Let me start by saying… I’m not a nutritionist. I’m a mama of a boy with digestive issues that I want to eliminate (the issues, not the boy!). Therefore, I’m increasingly interested in food and how it affects our bodies. Something tells me that if I find out more about this subject I can help him feel better consistently. So here I am, learning all about foods. We’ve done a lot to change our diet in terms of what we are or are not eating, and Kiddo1 is certainly showing signs of improvement (like his eczema is totally gone since we dropped dairy from our diets!). But there’s a missing piece. Something isn’t quite “there” yet. But I didn’t know what…

Food combining came to be a specific interest of mine on complete accident. Last weekend I was planning the weekly menu and I just got stuck. Menu planning writer’s block, perhaps? Usually when I’m stuck I go to Pinterest but somehow I ended up Googling “food combinations” instead. And my eyes, oh how they were opened with what I found! There was so much information on what foods to eat together and, almost more importantly, what foods not to eat together, that I ended up spending the better part of the day researching how our bodies react to certain food combinations.

I took some notes:

 photo 2014-10-01 14.22.05_zps2vfj2wqd.jpg

The notes got kind of crazy! One discovery lead to curiosity about one group of food or another, leading me to do more research, write more lists, jot down more “Do’s” and “Don’ts.” In the end, I had so much good information that I decided it’d be best to write it all down here in one clear and concise guide, both for my own reference and in the hope that it might help someone else out there in Internetland.

Remember though – I’m not a nutritionist therefore I present all this information secondhand. I could very well be wrong about some things and I know there is conflicting information out there. Look hard enough and you can find a reason why any kind of food can be good or bad for you! And I’m sure I’ve left out foods and maybe I’ve even placed a food in the wrong category. I’ve done my absolute best to fact-check everything here, but you don’t need to take my word for it. Hopefully this research of mine will inspire others to at least start thinking more about the foods they eat and maybe even spark some interest to do independent research, too. There is so much to learn, I can’t possible sum it all up in one post (even though it is a very long post!).

So, that being said, and without further ado, here’s the cleaned up version of all my notes. I hope it helps you!


Food Combining Don’ts

Let’s start with the bad news, right? Here’s a quick run-down of the combinations of food that are no good and why. If you’re curious about what distinguishes acid fruits from sour fruits or fat protein from meat protein, see the Food Types section of this post.

1. Protein + Carbs – this one is the most important “don’t!”
Meat and potatoes: most of us would call this a healthy meal, but it is NOT! In my research I discovered that carbs are digested through a salivary process while meat is digested through a gastric process. How those two words are defined isn’t nearly as important as what the combination means: it means there are two totally different processes trying to go on in your belly at the same time. Your belly does not like this! It wants to do one thing at a time. The gastric process, which is digesting the acid food that is protein, will literally stop the salivary process of digesting the alkaline carbs. The carbs will, therefore, take longer to digest and will start to ferment in your tummy. This is why we sometimes feel sluggish after a meat and potatoes meal: those carbs are just sitting there instead of doing what carbs do best which is to give us energy! Protein takes so long to digest (4 or more hours! See the “Sequential Eating” section for more) that the carbs can never give us that energy boost. Unproductive carbs are the worst.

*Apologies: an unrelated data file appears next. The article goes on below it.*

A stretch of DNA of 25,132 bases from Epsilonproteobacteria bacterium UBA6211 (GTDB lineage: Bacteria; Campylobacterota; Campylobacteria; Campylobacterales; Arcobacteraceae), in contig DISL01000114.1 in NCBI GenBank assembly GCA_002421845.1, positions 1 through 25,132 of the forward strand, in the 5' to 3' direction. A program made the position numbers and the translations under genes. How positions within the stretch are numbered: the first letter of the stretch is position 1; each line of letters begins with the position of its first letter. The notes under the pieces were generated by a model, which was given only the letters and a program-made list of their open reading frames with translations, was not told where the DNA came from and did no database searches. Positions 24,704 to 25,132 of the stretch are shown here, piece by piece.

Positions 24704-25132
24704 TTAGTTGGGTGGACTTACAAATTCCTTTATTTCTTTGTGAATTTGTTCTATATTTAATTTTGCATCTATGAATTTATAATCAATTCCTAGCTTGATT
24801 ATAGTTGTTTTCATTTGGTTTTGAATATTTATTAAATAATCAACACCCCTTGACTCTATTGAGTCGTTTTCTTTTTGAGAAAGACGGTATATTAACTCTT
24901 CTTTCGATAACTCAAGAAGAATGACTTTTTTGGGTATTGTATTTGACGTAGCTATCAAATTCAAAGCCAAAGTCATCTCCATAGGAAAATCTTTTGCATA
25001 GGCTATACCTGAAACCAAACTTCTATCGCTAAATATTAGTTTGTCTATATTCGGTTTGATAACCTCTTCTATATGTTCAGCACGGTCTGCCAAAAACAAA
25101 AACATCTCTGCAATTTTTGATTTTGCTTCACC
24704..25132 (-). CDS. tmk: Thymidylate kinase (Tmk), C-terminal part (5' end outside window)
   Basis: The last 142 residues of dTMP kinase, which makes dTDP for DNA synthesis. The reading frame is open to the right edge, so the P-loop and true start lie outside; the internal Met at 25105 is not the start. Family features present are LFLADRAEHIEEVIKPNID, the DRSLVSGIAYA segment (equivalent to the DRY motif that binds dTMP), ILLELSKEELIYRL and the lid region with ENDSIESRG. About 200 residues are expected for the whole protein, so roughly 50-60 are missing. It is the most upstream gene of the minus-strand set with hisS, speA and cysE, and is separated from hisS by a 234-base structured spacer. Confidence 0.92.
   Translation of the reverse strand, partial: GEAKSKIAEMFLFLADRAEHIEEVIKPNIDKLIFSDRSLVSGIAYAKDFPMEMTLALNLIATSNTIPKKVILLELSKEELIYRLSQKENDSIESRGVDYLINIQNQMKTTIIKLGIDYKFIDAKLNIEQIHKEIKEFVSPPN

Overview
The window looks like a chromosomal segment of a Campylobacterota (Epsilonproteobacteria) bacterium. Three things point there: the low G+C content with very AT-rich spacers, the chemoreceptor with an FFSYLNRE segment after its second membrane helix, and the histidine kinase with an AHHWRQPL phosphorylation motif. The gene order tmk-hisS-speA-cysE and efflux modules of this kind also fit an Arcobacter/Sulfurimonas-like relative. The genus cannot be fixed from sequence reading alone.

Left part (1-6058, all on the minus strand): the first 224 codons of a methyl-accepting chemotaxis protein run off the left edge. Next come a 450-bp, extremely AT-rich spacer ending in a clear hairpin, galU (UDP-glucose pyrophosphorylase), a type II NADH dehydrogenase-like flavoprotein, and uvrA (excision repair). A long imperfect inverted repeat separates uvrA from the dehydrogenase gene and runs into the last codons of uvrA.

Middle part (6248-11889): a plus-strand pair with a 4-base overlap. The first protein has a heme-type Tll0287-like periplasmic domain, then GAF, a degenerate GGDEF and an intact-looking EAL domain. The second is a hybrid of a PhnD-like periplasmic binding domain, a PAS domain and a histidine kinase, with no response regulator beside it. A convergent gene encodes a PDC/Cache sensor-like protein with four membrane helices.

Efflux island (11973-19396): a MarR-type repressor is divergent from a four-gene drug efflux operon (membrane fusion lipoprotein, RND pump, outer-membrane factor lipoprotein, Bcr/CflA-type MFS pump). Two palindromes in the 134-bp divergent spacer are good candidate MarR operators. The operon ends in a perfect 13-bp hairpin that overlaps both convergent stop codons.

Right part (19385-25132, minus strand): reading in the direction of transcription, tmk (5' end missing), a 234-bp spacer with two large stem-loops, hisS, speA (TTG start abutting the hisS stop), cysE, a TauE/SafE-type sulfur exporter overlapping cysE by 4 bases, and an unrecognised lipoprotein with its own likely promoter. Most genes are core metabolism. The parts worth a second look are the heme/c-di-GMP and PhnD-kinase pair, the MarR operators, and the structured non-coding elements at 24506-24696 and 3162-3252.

2. Protein + Fats
Fats depress the gastric gland, and as we learned in #1, gastric juices are needed in order to digest proteins. So in this case, the protein takes longer to digest (and protein already takes the longest to digest of all the food groups).

3. Protein + Acid Fruits
Acid fruits also inhibit the gastric juices like fats. See #2 for why this is no good. There is an exception to this one though! Woohoo!! Proteins from fats, like nuts or avocado, can be consumed with acid fruits. I can’t figure out exactly why this exception exists, other than maybe their chemical make-out is similar enough to acid fruits because they’re both plant-derived so our tummies can digest them at the same time. Like I said, I’m no nutritionist! But I don’t claim to make this stuff up either!

4. Nut protein + Meat protein
Different proteins require different flavors of digestive juices. Our bodies want to make one kind of digestive juice at a time because our tummies aren’t divided into sections. It’s just one big bowl in there so if we put in two types of digestive juices, the juices won’t target the right things and there will be choas and anarchy in the tum-tum. Bellies are just not multi-taskers! In fact, this rule extends to any two types of protein – bacon-wrapped steak and turducken are the examples that immediately come to my mind.

5. Carbs + Sour fruits
Citrus fruits are acidic, so not only will they also take over your tummy and leave the alkaline carbs undigested but they will also distroy the ptyalin enzyme in our mouths that helps our bodies digest carbs. So double whammy on this one! Once again, those carbs will ferment in our tummies and not give us the energy we need from them.

6. Carbs + Sugars
This one really hurt. Who doesn’t like pancakes and syrup, toast and jam, or freakin’ cake?!?! But sugars, like sour fruits, inhibit that ptyalin enzyme that help us digest carbs, once again depriving us of the wonderful energy we could reep from them. Super sad face.